Raising the Roof Without Lowering Productivity

The Situation: The Paradox Hotel in downtown Vancouver needed a way to hoist all the pieces of the steel canopy at its podium up as high as seventy feet above street level. The crane had to stay in place for several months and operate within a narrow space between two existing high-rises, all without blocking the street and the sidewalk or interfering with a second crane on the same site.

Special Challenge 1: Busy street, busy sidewalk. Don’t block either. Ever.

The City of Vancouver would not allow a crane to block any part of West Georgia Street for long periods of time. The same went for the sidewalk. So, we engineered a twenty-foot stand over the sidewalk and set the self-erecting crane on top of that. People could easily pass underneath. One problem. We still needed City approval to block the street while the crane was lifted onto its stand. However, it turned out that we had another project at the Fortis Building just down the block which also needed a crane lifted onto the site. So, we waited several months for street closure approval, then piggybacked both jobs together on the same day, the Sunday between Christmas and New Year’s.

Special Challenge 2: Wide reach in a narrow space.

The steel for the building’s base canopy needed to be placed between two high-rises, which meant limited mobility for the crane. The Potain Self-Erecting Tower Crane features a hydraulic unfolding jib which allowed us to retract the jib throughout the project. When folded, the crane could swing out over the street to pick up steel from trucks and offload it onto the site. Once the steel was between the two buildings, the crane could fold its jib out to reach to all of the difficult places. By law, a self-erecting crane must be able to weathervane, slewing 360° when not in use. Since this crane couldn’t do this within the narrow space, we implemented an engineered tie-down to secure the jib when out of service.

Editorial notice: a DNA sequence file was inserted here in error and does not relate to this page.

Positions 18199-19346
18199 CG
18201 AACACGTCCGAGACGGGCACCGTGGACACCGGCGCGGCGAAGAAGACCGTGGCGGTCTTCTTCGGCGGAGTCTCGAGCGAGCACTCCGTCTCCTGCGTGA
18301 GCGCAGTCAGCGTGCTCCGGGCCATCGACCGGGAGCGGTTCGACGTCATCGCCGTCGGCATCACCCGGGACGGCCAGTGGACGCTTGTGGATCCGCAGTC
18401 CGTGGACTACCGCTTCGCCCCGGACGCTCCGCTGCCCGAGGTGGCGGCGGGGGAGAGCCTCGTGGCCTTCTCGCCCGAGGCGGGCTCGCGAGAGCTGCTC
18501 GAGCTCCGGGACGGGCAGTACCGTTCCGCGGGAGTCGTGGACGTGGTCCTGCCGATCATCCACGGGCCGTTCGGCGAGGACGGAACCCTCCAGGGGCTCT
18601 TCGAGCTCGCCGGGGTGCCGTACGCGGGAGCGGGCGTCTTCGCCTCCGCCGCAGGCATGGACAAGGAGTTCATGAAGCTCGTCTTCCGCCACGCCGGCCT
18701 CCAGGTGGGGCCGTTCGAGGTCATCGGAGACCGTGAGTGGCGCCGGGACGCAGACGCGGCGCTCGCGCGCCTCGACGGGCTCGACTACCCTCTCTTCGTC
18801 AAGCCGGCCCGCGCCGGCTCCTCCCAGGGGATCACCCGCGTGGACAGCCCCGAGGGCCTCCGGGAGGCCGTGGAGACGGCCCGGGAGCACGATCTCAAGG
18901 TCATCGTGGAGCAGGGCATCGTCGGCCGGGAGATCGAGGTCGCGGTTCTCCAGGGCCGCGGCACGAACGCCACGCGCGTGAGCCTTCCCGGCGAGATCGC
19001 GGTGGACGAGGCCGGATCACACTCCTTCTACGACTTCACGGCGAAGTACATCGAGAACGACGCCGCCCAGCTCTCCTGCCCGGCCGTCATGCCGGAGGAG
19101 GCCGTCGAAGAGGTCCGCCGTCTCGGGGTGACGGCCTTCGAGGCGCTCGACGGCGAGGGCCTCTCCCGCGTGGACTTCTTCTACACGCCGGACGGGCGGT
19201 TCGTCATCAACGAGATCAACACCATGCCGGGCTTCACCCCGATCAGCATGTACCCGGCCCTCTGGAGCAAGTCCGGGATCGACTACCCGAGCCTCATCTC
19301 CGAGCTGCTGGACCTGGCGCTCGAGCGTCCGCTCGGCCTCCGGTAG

Special Challenge 3: Choreograph a two-crane tango.

A tower crane was already working the site erecting the main structure tower, but it couldn’t be utilized to place the steel at the podium since it was working at capacity adding floors. We organized a safe work schedule and radio contact between both crane operators, allowing them to safely lift off different trucks in the same loading zone without interfering with each other.

The Solution in Summary: It was a tall logistical order, but we came up with an integrated plan that included:

  1. A 35-metre Potain HD40A Self-Erecting Tower Crane mounted on an engineered 20-foot stand set up over the sidewalk, allowing foot traffic to move freely underneath
  2. An innovative hydraulic jib allowed the crane to maneuver between the two high-rises
  3. Radio coordination between the two crane operators, which enabled smooth operations

To read the full case study, click here.